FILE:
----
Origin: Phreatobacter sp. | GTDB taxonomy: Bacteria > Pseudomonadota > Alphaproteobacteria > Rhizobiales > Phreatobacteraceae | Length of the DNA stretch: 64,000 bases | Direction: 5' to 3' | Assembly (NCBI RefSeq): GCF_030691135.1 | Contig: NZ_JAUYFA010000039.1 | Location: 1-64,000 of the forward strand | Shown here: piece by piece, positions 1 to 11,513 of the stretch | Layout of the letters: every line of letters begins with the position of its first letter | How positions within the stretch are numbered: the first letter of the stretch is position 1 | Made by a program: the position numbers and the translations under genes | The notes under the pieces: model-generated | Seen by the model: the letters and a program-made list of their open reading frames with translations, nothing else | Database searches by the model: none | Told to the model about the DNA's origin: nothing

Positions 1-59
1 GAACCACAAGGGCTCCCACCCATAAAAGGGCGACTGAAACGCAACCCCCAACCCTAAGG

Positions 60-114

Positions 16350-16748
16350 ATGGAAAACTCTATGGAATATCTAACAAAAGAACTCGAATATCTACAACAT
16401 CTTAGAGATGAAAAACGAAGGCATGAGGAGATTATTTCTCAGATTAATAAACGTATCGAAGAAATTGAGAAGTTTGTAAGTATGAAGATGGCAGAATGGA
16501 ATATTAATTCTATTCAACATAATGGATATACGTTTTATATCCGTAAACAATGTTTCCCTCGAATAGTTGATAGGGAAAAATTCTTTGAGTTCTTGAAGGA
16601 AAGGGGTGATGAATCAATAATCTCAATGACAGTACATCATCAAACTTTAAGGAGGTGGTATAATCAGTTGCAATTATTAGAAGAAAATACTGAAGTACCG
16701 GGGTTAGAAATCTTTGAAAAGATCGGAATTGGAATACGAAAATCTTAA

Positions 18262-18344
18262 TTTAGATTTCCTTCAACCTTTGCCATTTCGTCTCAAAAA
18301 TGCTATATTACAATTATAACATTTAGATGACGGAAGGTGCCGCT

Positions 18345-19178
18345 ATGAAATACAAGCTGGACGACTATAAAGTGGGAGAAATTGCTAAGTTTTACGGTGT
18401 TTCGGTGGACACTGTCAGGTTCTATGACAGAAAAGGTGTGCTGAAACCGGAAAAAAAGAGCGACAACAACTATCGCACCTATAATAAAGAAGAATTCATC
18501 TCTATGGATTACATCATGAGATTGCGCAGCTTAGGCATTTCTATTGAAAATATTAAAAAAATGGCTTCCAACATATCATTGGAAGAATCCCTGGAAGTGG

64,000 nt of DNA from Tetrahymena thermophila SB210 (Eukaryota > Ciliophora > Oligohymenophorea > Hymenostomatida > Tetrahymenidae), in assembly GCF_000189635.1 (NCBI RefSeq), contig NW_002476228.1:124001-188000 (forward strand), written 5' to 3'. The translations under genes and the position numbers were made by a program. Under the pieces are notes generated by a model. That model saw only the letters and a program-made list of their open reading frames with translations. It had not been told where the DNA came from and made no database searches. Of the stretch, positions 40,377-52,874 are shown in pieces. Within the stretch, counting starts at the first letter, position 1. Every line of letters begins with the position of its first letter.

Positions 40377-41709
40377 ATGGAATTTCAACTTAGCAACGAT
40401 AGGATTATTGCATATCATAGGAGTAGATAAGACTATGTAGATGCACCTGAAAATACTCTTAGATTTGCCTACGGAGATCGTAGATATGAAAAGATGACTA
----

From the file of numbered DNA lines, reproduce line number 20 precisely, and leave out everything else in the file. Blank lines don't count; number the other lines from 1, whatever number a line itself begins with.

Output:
40377 ATGGAATTTCAACTTAGCAACGAT